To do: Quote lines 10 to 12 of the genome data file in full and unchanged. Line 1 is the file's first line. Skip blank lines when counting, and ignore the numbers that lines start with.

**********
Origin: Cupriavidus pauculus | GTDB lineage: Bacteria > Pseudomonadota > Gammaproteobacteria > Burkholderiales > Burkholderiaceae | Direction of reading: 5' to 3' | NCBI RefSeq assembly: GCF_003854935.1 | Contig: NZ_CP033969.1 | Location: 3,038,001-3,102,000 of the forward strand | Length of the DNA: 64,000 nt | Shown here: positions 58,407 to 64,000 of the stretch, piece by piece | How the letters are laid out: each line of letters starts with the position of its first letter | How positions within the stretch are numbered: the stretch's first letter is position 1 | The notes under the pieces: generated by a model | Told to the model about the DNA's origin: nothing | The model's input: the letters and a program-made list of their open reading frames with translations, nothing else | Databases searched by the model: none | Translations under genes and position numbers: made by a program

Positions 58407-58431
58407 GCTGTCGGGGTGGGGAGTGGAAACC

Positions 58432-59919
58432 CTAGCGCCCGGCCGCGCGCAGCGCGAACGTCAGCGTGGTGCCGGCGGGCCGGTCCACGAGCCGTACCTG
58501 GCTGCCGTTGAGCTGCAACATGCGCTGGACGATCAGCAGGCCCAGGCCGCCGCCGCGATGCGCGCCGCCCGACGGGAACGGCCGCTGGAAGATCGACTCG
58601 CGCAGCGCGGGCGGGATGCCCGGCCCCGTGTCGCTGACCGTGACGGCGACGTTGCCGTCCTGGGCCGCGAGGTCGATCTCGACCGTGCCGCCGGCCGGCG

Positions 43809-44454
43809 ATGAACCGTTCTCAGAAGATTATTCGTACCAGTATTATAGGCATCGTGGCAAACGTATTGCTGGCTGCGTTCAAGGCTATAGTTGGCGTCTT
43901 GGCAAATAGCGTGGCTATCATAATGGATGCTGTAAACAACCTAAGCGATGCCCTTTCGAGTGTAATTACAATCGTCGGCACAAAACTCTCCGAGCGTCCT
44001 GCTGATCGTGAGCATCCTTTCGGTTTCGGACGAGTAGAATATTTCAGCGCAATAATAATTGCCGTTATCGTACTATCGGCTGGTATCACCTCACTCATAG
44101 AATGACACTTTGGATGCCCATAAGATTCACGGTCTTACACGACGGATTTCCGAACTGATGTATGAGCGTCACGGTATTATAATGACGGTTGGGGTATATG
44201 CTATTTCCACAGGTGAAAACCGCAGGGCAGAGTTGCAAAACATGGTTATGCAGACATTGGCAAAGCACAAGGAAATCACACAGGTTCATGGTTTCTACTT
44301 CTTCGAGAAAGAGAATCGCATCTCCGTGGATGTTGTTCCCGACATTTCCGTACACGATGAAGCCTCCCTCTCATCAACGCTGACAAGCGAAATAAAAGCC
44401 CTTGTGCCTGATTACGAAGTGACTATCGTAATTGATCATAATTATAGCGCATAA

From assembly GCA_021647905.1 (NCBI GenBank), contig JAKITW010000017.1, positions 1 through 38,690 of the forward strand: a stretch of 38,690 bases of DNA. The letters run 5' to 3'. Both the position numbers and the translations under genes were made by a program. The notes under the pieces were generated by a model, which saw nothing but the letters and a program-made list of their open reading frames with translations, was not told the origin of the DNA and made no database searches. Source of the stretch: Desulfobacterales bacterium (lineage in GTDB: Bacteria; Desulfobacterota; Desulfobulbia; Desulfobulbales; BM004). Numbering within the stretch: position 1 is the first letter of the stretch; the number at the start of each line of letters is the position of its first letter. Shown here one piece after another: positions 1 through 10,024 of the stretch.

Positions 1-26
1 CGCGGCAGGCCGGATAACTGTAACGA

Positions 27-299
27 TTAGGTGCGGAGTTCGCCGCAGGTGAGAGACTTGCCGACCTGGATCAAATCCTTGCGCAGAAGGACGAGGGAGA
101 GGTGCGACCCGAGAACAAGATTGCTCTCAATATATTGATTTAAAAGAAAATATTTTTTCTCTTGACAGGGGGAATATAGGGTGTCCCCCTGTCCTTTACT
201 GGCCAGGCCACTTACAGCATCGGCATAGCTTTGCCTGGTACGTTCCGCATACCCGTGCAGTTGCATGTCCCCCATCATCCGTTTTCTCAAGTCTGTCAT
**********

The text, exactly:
43901 GGCAAATAGCGTGGCTATCATAATGGATGCTGTAAACAACCTAAGCGATGCCCTTTCGAGTGTAATTACAATCGTCGGCACAAAACTCTCCGAGCGTCCT
44001 GCTGATCGTGAGCATCCTTTCGGTTTCGGACGAGTAGAATATTTCAGCGCAATAATAATTGCCGTTATCGTACTATCGGCTGGTATCACCTCACTCATAG
44101 AATGACACTTTGGATGCCCATAAGATTCACGGTCTTACACGACGGATTTCCGAACTGATGTATGAGCGTCACGGTATTATAATGACGGTTGGGGTATATG